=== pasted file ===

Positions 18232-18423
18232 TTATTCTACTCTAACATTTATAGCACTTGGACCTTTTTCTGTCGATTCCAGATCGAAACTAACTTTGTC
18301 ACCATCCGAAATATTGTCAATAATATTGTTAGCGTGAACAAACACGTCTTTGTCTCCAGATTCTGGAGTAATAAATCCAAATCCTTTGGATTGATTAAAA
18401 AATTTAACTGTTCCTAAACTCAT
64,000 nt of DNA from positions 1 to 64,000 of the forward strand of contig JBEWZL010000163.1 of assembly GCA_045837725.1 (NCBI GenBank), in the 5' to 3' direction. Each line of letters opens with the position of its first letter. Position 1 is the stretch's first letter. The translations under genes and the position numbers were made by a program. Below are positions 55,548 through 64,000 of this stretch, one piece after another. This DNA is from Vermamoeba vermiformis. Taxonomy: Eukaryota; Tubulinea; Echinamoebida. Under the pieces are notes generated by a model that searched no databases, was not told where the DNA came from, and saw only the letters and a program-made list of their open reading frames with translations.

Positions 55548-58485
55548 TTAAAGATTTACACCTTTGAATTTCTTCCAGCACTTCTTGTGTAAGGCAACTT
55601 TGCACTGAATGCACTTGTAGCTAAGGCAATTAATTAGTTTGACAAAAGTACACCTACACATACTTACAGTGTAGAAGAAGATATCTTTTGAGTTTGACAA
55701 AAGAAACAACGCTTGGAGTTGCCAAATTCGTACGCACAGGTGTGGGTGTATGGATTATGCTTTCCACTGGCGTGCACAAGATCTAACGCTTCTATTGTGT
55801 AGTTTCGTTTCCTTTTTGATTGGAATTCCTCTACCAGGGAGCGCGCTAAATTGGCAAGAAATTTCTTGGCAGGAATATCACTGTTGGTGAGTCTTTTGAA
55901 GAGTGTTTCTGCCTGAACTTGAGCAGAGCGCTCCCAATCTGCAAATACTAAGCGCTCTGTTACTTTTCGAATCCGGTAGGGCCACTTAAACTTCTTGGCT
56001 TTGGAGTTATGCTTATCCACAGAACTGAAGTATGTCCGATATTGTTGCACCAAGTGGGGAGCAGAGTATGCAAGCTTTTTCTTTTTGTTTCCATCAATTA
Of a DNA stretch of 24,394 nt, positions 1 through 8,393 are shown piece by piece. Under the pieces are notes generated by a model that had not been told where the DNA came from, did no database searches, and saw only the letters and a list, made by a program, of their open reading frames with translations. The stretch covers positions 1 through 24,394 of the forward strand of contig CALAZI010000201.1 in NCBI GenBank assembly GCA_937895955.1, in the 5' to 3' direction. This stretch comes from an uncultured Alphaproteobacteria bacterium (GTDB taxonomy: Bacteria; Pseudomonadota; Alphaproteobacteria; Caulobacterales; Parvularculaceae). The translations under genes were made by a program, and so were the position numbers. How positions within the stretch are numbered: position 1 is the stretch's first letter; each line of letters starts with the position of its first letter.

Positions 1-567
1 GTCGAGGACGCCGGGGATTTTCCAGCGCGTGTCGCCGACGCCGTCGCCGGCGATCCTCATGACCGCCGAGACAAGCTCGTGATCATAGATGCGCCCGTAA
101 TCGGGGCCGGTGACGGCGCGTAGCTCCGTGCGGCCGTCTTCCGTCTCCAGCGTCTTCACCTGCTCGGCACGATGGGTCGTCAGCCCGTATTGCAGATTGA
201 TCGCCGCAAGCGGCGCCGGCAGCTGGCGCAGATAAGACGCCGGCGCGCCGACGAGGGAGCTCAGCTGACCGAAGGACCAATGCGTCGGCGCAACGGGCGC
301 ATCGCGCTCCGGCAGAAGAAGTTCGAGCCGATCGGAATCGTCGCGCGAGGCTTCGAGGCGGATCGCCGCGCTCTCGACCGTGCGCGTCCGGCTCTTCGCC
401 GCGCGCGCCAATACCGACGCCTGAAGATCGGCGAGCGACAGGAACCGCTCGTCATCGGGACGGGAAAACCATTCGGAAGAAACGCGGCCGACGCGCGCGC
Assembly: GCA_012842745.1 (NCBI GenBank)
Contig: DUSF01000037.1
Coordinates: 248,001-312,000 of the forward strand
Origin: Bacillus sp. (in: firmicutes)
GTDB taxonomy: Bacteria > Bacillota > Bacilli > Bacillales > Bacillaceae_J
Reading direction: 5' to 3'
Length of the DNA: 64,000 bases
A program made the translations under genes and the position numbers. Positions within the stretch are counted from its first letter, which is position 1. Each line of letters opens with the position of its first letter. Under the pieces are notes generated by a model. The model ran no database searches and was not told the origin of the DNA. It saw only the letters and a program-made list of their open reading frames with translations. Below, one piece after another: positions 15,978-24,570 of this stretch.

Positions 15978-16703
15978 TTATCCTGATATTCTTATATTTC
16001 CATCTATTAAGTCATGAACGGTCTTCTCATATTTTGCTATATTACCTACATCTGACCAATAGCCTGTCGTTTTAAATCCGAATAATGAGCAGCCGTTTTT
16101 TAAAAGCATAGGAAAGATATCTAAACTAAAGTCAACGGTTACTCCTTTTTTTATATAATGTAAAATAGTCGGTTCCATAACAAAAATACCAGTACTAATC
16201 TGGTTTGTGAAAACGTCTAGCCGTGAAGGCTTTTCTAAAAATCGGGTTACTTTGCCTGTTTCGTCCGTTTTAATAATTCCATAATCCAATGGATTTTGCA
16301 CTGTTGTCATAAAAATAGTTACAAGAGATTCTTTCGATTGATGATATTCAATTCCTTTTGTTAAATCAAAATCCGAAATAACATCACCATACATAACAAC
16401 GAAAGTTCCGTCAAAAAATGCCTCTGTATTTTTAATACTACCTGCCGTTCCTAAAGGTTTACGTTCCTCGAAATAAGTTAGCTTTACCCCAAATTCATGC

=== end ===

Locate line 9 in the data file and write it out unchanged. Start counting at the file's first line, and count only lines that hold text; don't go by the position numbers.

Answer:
55701 AAGAAACAACGCTTGGAGTTGCCAAATTCGTACGCACAGGTGTGGGTGTATGGATTATGCTTTCCACTGGCGTGCACAAGATCTAACGCTTCTATTGTGT